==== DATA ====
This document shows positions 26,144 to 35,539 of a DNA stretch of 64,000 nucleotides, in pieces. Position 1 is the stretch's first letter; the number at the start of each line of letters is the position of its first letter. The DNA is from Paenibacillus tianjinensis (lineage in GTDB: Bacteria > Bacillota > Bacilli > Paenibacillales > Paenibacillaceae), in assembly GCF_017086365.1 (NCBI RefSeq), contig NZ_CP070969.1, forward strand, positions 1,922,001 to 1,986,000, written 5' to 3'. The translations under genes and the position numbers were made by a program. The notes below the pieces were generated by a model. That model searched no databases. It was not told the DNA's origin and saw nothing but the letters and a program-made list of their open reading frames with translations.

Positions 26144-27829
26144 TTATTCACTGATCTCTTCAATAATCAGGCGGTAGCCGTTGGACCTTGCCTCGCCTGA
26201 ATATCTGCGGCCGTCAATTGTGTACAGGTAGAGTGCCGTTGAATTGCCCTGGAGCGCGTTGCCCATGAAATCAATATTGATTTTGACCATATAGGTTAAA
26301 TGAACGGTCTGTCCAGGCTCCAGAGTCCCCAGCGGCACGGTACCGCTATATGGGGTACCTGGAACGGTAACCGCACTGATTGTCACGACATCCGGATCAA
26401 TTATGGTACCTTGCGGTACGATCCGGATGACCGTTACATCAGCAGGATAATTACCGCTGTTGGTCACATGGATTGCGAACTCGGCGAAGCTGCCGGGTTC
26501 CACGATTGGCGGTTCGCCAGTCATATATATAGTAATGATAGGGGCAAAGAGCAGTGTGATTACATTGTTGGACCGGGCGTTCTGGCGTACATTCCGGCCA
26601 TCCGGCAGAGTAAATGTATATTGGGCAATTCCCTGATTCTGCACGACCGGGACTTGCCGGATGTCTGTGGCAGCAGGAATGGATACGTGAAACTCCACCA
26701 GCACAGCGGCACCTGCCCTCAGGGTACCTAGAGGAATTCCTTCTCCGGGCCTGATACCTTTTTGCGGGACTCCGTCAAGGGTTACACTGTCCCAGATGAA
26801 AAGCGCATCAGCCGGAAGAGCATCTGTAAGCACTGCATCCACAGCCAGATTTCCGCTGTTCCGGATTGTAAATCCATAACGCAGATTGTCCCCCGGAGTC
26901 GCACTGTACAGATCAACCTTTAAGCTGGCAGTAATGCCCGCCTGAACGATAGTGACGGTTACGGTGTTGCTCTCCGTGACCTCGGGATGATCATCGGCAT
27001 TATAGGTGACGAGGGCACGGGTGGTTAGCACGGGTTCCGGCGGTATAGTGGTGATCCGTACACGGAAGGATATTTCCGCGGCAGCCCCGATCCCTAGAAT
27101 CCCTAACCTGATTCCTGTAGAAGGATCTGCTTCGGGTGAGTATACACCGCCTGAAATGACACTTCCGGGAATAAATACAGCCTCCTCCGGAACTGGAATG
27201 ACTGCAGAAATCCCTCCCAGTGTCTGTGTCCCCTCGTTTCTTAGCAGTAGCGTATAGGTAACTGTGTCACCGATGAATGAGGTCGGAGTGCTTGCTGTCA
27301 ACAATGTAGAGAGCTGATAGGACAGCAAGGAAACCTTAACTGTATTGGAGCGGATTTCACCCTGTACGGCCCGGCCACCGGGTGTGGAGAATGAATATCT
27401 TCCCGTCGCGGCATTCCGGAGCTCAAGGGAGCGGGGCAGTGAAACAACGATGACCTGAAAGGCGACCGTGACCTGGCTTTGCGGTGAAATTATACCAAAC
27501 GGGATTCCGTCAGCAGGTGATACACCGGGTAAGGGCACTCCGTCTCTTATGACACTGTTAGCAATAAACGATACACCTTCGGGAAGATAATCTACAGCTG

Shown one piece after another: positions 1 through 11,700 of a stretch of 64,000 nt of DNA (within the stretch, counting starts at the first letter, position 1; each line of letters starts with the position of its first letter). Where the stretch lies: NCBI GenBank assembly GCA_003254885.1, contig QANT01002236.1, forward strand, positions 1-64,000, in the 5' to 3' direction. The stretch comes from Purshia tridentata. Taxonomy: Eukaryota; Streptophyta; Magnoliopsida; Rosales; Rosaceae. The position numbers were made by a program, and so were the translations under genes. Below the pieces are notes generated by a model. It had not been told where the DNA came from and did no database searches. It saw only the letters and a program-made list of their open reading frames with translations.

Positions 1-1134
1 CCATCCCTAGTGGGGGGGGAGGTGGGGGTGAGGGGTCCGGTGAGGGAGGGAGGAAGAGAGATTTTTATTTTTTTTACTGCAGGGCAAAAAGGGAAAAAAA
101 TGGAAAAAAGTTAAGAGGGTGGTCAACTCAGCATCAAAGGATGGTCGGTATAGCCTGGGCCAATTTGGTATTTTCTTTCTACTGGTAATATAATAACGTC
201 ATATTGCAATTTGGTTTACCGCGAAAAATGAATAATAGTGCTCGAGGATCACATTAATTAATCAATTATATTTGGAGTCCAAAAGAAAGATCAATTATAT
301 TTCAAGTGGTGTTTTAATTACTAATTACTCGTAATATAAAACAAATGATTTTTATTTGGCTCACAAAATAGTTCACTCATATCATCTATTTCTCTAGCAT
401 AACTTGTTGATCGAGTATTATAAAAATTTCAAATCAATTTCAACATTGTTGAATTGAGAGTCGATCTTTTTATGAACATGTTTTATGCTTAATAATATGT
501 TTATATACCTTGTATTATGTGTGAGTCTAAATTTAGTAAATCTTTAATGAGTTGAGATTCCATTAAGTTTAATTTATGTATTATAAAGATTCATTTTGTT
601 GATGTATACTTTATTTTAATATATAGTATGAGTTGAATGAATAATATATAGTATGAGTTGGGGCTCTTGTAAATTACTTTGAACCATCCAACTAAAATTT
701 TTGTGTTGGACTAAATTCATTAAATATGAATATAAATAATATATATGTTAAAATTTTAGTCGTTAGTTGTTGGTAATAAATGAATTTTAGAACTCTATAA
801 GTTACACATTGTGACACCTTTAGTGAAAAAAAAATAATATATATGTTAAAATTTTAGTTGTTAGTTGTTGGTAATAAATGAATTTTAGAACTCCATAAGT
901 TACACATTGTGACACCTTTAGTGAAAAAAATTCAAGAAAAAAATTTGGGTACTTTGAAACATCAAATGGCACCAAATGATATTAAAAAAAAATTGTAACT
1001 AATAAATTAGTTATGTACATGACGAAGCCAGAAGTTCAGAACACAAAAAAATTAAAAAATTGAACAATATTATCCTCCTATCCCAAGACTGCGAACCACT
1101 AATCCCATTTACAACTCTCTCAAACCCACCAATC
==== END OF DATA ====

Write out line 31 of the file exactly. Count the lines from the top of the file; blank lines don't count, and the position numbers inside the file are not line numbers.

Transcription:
1101 AATCCCATTTACAACTCTCTCAAACCCACCAATC